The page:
“Many people who produce eggs for market practice ‘two seasons and out,’” Ussery says. This strategy keeps egg production at its peak, but it also requires the effort and expense of starting new stock more frequently, so be sure to factor in those costs when you’re considering at what point to butcher hens.
To learn about raising chickens to eat rather than for egg production, see How to Raise Chickens for Meat.
Photo By Dreamstime/Christian Draghici: Take your hens from farm-fresh eggs to chicken legs.
I’m looking to put in new flooring and want an eco-friendly option. What do you suggest?
Bamboo, sustainably harvested wood, and linoleum made from recycled content are all eco-friendly flooring options. Also available at most major home improvement stores, cork flooring is competitively priced with other kinds of sustainable flooring, and cork is a beautiful, eco-friendly material.
Cork products are made from the bark of the cork oak tree (Quercus suber). Much of the world’s cork comes from forests in Portugal, where the trees’ drought resistance allows them to flourish. Harvesters cut and strip the bark during early summer, a process that removes only the dead outer bark layers while leaving the living cambium intact. The cork trees continue to grow unharmed for about nine years before the bark gets harvested again.
Most of the Portuguese cork oak forests are owned by individual families who — when they’re not harvesting the oak trees’ bark — grow medicinal herbs, produce honey, gather pine nuts, graze cattle, and raise prized Black Spanish pigs on cork oak acorns in the forests.
Sustainable cork flooring is made by mixing an adhesive with “waste” cork granules from bottle-stopper production. It’s available in a range of finishes, from wood tones to tile look-alikes, and its natural propensity to repel water and provide acoustic insulation are bonus qualities. Keep your eyes peeled for other sustainable cork products as well, including wall insulation that’s growing in popularity in Europe because of its natural fire resistance and sound-proofing ability. If you’d like to learn about and support sustainable cork harvesting, go to Amorim Cork, and choose wine with stoppers made of real cork. Cheers!
(Top) Photo By Patrick Spencer: Cork is hand-harvested about every nine years in a way that allows the cork trees to continue to grow unharmed.
(Bottom) Photo By iStockphoto/katylh: Cork is hand-harvested to be made into a variety of products, including sustainable cork flooring and wine stoppers.
Jennifer Kongs is the Managing Editor at MOTHER EARTH NEWS magazine. When she’s not working at the magazine, she’s likely working in her garden, on the local running trails or in her kitchen instead. You can find Jennifer on Twitter or Google+.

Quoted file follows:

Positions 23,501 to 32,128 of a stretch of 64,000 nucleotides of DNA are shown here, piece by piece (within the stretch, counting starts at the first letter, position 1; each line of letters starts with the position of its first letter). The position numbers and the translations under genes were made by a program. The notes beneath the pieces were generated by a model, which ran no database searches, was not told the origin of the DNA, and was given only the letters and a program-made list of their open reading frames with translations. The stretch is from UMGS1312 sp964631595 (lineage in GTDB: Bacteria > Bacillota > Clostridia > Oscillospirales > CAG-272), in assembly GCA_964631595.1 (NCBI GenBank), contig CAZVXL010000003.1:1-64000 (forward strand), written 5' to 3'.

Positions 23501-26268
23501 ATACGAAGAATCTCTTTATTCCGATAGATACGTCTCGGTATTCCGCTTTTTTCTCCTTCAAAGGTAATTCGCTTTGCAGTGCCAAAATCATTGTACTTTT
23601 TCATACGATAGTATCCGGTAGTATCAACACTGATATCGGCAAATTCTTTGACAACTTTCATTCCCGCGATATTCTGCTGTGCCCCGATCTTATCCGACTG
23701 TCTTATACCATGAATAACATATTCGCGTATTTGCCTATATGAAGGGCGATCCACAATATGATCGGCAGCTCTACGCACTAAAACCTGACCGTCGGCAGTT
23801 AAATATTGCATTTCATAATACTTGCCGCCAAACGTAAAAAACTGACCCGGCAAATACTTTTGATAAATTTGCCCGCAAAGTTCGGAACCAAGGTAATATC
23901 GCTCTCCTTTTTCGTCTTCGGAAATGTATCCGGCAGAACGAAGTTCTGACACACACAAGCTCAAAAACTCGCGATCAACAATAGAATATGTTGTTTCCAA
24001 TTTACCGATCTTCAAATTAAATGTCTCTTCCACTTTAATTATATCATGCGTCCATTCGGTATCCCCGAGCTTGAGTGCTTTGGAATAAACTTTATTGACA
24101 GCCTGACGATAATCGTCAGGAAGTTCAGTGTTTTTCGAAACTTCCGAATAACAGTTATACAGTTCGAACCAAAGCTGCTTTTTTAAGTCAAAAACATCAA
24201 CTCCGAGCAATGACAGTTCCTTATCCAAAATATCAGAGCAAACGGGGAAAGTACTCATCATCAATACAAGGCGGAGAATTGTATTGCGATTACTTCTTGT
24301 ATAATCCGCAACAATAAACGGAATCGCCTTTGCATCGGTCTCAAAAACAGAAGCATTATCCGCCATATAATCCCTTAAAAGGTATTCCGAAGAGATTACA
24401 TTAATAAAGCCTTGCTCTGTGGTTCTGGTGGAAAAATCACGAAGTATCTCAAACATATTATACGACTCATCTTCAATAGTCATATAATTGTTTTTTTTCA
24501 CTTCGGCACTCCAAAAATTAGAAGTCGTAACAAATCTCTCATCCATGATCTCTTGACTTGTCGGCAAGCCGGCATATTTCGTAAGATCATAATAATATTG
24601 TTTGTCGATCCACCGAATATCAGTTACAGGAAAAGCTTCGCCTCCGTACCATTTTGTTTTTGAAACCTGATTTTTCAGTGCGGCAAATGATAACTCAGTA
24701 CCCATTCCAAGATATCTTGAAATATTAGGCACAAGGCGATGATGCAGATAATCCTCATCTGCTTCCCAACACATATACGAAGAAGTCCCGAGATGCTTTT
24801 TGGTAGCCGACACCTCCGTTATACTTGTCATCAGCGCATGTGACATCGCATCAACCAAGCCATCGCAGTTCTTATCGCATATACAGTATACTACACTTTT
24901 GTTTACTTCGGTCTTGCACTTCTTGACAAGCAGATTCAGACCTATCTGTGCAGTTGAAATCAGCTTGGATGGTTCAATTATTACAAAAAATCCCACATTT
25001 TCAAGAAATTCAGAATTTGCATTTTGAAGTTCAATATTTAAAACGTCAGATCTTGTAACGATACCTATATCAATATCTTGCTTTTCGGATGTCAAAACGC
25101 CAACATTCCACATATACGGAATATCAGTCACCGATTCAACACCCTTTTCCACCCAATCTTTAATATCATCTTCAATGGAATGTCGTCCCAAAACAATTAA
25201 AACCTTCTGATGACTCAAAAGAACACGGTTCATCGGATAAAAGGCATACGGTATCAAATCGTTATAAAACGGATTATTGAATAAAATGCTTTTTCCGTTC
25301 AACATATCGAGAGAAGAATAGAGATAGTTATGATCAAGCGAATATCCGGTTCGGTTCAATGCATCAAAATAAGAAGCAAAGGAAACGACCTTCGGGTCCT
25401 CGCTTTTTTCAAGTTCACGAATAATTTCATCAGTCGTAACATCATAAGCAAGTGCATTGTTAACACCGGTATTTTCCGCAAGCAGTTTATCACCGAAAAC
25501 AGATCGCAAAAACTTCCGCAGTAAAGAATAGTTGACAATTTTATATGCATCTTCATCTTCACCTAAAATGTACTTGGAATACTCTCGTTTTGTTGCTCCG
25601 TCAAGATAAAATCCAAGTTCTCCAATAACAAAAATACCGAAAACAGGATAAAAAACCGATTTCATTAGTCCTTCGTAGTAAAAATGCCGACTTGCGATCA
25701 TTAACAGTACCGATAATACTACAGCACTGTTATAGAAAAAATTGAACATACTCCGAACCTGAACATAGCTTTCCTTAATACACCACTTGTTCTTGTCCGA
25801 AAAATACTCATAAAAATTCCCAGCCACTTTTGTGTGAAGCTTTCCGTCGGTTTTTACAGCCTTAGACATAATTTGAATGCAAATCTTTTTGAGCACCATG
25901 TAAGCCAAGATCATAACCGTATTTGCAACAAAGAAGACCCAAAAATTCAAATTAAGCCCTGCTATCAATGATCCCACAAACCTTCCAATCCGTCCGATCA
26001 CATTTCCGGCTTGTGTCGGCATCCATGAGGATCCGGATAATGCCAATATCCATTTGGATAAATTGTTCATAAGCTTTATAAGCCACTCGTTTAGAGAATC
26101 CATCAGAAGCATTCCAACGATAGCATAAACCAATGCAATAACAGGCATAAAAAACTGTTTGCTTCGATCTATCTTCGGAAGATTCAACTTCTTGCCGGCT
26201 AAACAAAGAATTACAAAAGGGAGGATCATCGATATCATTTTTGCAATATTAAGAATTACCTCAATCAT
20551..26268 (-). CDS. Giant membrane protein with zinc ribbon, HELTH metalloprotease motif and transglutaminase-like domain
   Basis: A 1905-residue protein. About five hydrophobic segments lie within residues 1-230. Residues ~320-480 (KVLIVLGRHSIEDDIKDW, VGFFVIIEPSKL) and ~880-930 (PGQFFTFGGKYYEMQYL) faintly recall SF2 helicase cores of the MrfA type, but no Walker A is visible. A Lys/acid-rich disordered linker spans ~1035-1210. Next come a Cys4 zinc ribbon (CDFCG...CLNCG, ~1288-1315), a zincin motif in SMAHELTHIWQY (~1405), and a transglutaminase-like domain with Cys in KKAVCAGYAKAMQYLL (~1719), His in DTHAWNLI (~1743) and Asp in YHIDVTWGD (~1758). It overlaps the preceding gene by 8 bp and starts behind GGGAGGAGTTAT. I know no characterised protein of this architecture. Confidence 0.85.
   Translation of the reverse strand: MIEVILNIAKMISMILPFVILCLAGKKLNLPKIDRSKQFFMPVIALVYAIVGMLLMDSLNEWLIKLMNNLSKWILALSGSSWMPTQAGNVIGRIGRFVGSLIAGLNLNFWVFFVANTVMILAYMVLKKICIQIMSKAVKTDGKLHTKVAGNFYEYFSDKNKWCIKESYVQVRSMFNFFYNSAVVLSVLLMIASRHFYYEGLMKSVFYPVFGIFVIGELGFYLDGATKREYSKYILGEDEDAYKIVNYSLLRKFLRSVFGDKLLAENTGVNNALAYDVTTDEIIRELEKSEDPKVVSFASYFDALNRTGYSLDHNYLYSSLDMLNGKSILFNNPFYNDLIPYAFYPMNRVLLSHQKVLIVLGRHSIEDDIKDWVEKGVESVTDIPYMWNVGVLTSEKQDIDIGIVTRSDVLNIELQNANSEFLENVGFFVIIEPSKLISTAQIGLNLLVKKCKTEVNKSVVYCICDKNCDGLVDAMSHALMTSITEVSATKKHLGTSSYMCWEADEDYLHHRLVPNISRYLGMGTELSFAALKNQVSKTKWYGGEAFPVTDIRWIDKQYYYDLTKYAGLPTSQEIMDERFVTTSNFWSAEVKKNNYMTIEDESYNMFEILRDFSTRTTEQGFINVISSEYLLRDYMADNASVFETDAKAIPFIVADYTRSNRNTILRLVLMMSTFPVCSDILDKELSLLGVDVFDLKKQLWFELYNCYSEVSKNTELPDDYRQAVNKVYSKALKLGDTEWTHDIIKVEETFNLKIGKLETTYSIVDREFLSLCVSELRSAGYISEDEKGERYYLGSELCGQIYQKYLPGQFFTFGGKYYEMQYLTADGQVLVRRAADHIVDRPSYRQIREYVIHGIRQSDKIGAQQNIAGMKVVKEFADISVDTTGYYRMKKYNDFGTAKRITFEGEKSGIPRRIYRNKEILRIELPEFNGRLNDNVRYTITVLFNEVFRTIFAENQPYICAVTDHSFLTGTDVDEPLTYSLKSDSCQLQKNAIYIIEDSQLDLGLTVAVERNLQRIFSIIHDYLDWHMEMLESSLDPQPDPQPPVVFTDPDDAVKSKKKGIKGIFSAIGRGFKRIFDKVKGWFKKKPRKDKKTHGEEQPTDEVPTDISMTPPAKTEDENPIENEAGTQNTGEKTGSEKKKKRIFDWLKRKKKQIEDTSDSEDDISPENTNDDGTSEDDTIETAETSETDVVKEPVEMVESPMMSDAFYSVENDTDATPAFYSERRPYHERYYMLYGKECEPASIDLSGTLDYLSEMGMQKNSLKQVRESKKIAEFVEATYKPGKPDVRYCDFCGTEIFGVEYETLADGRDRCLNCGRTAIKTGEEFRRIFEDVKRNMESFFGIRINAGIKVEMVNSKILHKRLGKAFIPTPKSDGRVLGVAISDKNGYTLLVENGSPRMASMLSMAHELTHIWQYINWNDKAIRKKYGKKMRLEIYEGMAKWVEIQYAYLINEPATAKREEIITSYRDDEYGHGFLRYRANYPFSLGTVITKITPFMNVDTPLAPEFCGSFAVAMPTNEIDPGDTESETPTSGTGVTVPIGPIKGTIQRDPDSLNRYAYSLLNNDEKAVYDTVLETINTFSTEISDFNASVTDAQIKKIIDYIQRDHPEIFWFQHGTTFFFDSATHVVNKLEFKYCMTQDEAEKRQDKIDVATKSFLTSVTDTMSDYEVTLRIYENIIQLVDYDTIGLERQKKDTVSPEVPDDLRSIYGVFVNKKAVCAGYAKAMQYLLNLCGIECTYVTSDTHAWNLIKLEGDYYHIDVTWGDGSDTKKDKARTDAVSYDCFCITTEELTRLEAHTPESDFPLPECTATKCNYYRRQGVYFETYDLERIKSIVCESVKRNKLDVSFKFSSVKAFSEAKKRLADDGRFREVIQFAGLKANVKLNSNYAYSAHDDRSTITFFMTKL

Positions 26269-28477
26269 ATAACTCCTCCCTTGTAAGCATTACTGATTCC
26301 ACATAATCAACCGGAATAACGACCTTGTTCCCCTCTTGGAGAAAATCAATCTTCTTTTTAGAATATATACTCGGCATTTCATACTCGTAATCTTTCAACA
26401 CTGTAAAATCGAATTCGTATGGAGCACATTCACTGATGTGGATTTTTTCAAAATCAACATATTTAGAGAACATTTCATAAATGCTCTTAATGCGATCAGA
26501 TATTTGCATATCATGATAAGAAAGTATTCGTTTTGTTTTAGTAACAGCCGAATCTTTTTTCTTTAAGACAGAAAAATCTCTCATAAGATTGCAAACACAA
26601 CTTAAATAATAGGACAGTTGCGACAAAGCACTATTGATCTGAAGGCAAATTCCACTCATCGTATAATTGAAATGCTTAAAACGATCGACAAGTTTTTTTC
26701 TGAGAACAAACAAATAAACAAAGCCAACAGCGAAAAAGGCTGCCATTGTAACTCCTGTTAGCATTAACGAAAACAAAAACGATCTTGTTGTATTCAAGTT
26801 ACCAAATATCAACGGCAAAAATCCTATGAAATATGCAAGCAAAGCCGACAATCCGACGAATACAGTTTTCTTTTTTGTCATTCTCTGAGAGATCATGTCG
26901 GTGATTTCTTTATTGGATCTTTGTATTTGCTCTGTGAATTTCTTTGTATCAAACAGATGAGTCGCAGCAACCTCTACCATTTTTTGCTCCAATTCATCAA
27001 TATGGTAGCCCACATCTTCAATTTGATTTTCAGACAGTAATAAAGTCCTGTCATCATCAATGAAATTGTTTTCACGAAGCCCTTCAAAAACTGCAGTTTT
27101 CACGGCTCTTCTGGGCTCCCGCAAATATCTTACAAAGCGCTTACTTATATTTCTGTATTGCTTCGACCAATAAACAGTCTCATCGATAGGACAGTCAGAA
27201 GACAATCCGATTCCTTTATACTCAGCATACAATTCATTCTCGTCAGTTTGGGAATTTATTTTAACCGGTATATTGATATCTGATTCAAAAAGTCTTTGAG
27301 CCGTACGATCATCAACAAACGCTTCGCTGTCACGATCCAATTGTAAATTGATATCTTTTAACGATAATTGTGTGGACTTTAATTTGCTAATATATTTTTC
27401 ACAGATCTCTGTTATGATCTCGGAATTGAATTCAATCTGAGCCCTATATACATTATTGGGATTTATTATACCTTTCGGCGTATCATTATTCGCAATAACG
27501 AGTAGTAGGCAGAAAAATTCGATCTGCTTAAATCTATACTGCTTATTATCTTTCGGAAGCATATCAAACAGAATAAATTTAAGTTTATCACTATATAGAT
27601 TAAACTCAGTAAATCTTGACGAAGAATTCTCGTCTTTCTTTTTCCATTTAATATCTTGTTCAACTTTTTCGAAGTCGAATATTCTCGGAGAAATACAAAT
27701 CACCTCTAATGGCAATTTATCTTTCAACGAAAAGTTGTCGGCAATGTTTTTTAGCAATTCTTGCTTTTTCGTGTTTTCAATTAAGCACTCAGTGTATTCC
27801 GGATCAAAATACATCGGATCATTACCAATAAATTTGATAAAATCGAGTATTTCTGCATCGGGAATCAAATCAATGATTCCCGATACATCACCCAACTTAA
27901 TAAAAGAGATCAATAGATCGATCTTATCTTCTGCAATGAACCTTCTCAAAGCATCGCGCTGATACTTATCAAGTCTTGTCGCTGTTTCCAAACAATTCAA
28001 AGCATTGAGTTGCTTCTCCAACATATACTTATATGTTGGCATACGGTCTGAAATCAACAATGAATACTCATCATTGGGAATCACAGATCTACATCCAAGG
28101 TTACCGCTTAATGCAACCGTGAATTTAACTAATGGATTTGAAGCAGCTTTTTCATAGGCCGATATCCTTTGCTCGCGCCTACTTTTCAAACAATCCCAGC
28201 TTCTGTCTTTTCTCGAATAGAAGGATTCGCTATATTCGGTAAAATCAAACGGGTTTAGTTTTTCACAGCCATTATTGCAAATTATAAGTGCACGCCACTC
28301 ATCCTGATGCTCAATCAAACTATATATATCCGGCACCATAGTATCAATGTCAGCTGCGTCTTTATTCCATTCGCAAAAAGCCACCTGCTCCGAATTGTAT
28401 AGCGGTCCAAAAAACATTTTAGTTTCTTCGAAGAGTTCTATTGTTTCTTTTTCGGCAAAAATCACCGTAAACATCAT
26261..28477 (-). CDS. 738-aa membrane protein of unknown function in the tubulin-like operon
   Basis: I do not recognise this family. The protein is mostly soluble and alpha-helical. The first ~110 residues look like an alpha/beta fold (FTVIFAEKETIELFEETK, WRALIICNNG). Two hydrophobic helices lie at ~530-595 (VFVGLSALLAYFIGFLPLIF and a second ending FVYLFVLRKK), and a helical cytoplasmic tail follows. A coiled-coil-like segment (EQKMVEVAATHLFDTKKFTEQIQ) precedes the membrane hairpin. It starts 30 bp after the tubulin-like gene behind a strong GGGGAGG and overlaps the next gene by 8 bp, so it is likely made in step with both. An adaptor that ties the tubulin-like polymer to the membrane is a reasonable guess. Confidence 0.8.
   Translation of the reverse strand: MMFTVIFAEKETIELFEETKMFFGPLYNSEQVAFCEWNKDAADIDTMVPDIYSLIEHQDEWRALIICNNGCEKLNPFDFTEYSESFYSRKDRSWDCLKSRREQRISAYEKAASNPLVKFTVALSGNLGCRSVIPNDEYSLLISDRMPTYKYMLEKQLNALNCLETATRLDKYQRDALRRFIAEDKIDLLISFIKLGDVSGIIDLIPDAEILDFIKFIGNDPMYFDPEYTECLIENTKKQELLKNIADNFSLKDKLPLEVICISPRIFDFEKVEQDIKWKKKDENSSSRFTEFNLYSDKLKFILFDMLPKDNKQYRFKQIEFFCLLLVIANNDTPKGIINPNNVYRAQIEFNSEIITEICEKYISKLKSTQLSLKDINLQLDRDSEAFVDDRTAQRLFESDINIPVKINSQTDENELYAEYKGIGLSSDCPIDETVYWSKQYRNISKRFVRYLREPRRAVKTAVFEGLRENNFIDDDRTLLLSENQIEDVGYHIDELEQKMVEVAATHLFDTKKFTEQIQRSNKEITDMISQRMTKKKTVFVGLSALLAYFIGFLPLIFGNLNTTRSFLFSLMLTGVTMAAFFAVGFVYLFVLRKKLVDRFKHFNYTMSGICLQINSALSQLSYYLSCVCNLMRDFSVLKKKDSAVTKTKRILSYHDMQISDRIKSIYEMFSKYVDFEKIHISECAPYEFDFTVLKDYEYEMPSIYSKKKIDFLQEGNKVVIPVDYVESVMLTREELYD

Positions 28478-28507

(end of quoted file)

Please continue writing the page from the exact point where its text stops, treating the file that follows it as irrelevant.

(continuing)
What do I need to do to my garden tools before I store them away for the upcoming winter?
Clean garden tools by first hosing off any dirt clinging to the tines or blades, and then dry the tools completely. Remove any rust with steel wool. Use a sharpening file to hone the tool’s working edges. If wood handles are rough, sand them, then rub them with paste wax.
To prevent rust, coat metal parts with lubricating oil, or store the working ends of hand tools in a large bucket of sand mixed with a little canola oil. When the weather gets warmer, your garden tools will be ready to go.
Photo By Superstock/Biosphoto: Clean your tools before storing them for winter, and you’ll be able to grab and go come spring.
Is it possible to propagate pine trees from seed?
Yes — trees can be propagated from seed and cuttings, or by grafting, budding or layering. Fruit and nut trees are usually grafted or budded, which assures high-quality fruit, helps trees mature faster, and allows the rootstock to control tree size and add disease resistance. According to horticulturist Alan Toogood in the American Horticultural Society’s book Plant Propagation, many named ornamental varieties are grown from cuttings because they rarely come in true to type if grown from seed. But for certain tree species, starting from seed allows you to produce lots of trees very economically.
To start growing pine trees from seed, gather large brown (or slightly green) cones in fall. The cones should be closed; if open, they probably have already released their seeds. Toogood says trees that have a lot of cones are more likely to have viable seeds. Lay the cones in an open box at room temperature. When dry, the cones will open and release their seeds. If they don’t open, place the box in a hot spot (104 to 113 degrees Fahrenheit) until they do. Use tweezers to remove any remaining seeds inside the cones.